You are here

Highlights

  • For the first time, researchers can now both explain and predict the behavior of different materials while they are being pulled apart.  Some materials are ductile, meaning they will deform without losing their toughness, and others are brittle.  The results explain even the unexpected ductility of a material within a class of rare-earth-containing materials that are otherwise known to be brittle.  To predict the behavior requires two maps.  The first map reveals whether a system has the ability to slip in a particular direction and form stable...

    Read More
  • A distinct anomaly exists within a series of iron arsenic superconductors, possibly indicating a new form of iron-based superconductivity. This is seen in plots of the temperature at which the material becomes superconducting (Tc) compared to the change in heat capacity at the superconducting temperature.(Heat capacity is the amount of heat needed to raise the temperature of a material by one degree.)Typically, newly discovered Fe-base superconductors follow a simple empirical rule:the change in the sample’s heat capacity when it becomes superconducting varies with the cube of...

    Read More
  • Researchers have discovered a new family of stable quasicrystals made from only two elements, a rare earth and cadmium. The family includes the first magnetic binary quasicrystals. Quasicrystals are metallic alloys that lack the periodic order seen in conventional crystals. Instead, they exhibit aperiodic, long-range order and have “forbidden” rotational symmetries (for example, five-fold). Most are made from three or four elementsBinary quasicrystals are rare and sought by scientists because they offer a cleaner way to investigate the relationships between the unusual structures of...

    Read More
  • Nanoscale twin boundaries — where one side of the boundary is a mirror image of the other — are not straight as thought, but instead have "kinks". Researchers used a newly developed transmission electron microscopy technique to resolve the orientation of features along these boundaries with 1 nanometer resolution. Twin boundaries that appear straight at lower resolution, actually contain many kink-like steps. These kinks are distributed non-uniformly from twin boundary to twin boundary. By correlating the new results and additional experiments with large-scale simulations, researchers...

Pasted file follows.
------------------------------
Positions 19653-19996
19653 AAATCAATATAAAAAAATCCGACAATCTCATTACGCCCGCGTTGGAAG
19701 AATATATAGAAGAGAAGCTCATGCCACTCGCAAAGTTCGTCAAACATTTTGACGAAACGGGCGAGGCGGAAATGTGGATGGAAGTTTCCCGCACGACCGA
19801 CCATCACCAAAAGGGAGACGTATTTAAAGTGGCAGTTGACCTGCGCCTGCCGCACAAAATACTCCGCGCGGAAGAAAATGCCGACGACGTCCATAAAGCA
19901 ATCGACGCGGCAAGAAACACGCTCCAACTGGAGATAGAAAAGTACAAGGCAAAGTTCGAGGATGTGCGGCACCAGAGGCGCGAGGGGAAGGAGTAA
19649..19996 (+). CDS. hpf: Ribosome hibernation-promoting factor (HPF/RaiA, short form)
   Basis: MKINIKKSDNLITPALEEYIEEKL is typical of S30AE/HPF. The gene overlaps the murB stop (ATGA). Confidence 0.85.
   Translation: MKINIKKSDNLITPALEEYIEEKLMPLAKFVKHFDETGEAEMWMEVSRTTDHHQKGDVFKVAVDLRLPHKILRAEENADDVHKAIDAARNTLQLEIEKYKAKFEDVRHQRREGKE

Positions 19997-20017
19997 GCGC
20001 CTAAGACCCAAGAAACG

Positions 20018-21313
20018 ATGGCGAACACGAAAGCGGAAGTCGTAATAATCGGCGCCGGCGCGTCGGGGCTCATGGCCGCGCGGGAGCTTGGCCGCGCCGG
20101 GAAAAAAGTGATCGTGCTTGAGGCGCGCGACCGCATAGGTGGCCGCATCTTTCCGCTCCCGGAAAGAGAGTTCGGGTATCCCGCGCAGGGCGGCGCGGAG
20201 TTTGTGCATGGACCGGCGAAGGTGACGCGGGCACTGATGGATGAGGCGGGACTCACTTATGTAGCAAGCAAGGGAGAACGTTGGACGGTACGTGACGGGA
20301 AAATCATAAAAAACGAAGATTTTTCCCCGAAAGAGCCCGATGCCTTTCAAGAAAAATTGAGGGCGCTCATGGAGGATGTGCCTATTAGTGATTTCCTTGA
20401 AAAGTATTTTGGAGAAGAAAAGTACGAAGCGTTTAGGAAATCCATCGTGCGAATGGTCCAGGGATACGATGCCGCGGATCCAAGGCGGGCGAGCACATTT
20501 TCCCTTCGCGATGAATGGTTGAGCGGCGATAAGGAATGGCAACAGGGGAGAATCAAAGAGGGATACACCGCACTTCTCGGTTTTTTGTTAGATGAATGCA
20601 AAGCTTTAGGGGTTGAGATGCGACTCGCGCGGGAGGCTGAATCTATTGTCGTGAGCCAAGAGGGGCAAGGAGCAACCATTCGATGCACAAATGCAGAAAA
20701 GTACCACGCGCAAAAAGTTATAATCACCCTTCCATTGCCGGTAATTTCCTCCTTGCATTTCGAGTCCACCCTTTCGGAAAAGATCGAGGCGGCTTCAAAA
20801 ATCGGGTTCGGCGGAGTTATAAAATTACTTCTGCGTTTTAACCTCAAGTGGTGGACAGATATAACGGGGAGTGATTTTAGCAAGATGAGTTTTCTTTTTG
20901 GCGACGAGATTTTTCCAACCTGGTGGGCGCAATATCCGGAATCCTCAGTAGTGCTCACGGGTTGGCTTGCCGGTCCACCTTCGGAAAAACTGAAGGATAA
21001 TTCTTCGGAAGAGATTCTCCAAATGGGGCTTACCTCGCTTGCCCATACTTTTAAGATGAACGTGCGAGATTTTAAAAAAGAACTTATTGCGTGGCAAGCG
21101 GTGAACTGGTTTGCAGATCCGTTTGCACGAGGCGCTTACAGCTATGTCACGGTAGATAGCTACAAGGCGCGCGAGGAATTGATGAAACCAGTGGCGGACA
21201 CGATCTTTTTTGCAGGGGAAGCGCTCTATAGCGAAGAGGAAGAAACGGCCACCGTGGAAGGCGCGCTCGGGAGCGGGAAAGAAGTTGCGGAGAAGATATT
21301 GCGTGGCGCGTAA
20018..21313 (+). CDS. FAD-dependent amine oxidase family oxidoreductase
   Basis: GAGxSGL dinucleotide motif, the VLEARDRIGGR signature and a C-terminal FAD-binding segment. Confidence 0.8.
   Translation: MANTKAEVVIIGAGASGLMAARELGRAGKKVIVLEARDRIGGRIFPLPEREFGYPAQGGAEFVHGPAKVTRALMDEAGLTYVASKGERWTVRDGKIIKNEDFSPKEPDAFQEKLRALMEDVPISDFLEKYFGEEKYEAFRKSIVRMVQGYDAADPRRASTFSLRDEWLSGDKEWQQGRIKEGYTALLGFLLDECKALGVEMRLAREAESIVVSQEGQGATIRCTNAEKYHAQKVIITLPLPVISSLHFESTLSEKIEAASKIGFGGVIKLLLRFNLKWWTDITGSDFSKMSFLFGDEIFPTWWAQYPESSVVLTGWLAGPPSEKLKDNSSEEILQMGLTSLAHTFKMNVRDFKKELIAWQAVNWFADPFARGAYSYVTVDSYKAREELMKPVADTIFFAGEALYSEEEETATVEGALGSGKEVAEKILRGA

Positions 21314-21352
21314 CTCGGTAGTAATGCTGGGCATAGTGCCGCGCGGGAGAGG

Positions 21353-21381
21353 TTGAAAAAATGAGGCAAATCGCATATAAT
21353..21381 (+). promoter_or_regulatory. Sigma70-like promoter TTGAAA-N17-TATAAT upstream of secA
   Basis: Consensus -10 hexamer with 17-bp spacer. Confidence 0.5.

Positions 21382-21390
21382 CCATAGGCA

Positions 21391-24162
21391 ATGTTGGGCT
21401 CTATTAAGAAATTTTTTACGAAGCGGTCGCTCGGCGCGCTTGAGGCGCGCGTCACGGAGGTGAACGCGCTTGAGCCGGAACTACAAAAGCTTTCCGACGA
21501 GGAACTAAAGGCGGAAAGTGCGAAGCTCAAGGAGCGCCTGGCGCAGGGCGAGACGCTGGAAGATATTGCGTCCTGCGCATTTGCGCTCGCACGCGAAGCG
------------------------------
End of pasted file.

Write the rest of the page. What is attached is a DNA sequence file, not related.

Read More
  • Researchers have discovered that barium–iron–nickel–arsenic superconductors clearly deviate from the famous Ginzburg-Landau Theory developed in the 1960’s. According to this theory, superconductors should show a linear relationship between the magnetic field at which superconductivity is suppressed (known as the upper critical field) and the direction of the magnetic field. Using single crystals, researchers performed detailed experiments of the upper critical field as a function of temperature and the direction of the magnetic field. They were able to study the dependence on magnetic...

    Read More
  • Physicists have devised a material that allows them to study the birth and evolution of magnetism.  This is analogous to understanding how a caterpillar becomes a butterfly.  Without understanding the key transitional point in its lifecycle, a butterfly just seems to appear fully formed.   For butterflies, we need to discover and study a chrysalis.  Taking this cue from nature, scientists have developed ytterbium—bismuth—platinum (YbBiPt) and used a magnetic field to suppress a non-magnetic, metallic...
    Read More
  • Physicists have devised a material that allows them to study the birth and evolution of magnetism.  This is analogous to understanding how a caterpillar becomes a butterfly.  Without understanding the key transitional point in its lifecycle, a butterfly just seems to appear fully formed.   For butterflies, we need to discover and study a chrysalis.  Taking this cue from nature, scientists have developed ytterbium—bismuth—platinum (YbBiPt) and used a magnetic field to suppress a non-magnetic, metallic state and study how a non‐magnetic metal develops magnetic...

    Read More
  • Researchers have discovered an unusual temperature behavior of the electrons in iron arsenic superconductors that may play a crucial role in the emergence of high temperature superconductivity. The electrons in solids occupy areas called pockets. In regular metals the sizes of these pockets remain constant as a function of temperature and are proportional to number of electrons that conduct current. Surprisingly, in iron arsenic high temperature superconductors, the pocket associated with empty electron states, known as holes, decreases and ones associated with electrons expand, as if...

    Read More
  • A new material made from three elements — yttrium, manganese and gold — woven together in an unusual crystalline lattice shows surprisingly diverse characteristics for each element. The manganese electrons are localized at the manganese sites, whereas the yttrium and gold electrons are delocalized. Yttrium in this rhombohedral lattice tends to give up electrons and thus be positively charged whereas the gold prefers to take on electrons. The magnetic characteristics are also unusual with electron spins strongly aligned only at the manganese sites. This research is an excellent...

    Read More
  • How current flows through iron-based superconductors is very sensitive to composition.  Iron-based superconductors provide a unique window into the role magnetism plays in superconductivity, because their magnetism and superconductivity coexist, whereas in conventional superconductors they do not.  Researchers studied current flow by measuring the resistivity along various directions of barium–potassium–iron–arsenide superconductors with differing amounts of potassium.  Samples with lower amounts of potassium exhibit electric current flow that is easier in one direction,...

    Read More

Pages